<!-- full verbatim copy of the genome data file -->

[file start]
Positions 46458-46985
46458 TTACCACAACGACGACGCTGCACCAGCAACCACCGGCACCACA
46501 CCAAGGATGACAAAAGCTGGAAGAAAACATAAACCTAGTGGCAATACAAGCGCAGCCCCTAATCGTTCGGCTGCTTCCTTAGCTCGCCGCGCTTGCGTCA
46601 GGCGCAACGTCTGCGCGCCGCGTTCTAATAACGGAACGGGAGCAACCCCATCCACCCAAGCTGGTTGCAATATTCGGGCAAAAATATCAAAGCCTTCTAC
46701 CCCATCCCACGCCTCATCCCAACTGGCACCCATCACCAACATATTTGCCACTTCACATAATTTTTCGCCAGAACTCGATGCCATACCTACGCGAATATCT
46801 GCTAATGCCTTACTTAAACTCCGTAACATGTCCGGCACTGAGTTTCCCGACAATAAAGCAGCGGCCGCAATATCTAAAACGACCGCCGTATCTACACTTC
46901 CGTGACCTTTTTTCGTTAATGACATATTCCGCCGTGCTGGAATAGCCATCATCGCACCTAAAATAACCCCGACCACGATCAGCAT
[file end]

Positions 46458-46985
46458 TTACCACAACGACGACGCTGCACCAGCAACCACCGGCACCACA
46501 CCAAGGATGACAAAAGCTGGAAGAAAACATAAACCTAGTGGCAATACAAGCGCAGCCCCTAATCGTTCGGCTGCTTCCTTAGCTCGCCGCGCTTGCGTCA
46601 GGCGCAACGTCTGCGCGCCGCGTTCTAATAACGGAACGGGAGCAACCCCATCCACCCAAGCTGGTTGCAATATTCGGGCAAAAATATCAAAGCCTTCTAC
46701 CCCATCCCACGCCTCATCCCAACTGGCACCCATCACCAACATATTTGCCACTTCACATAATTTTTCGCCAGAACTCGATGCCATACCTACGCGAATATCT
46801 GCTAATGCCTTACTTAAACTCCGTAACATGTCCGGCACTGAGTTTCCCGACAATAAAGCAGCGGCCGCAATATCTAAAACGACCGCCGTATCTACACTTC
46901 CGTGACCTTTTTTCGTTAATGACATATTCCGCCGTGCTGGAATAGCCATCATCGCACCTAAAATAACCCCGACCACGATCAGCAT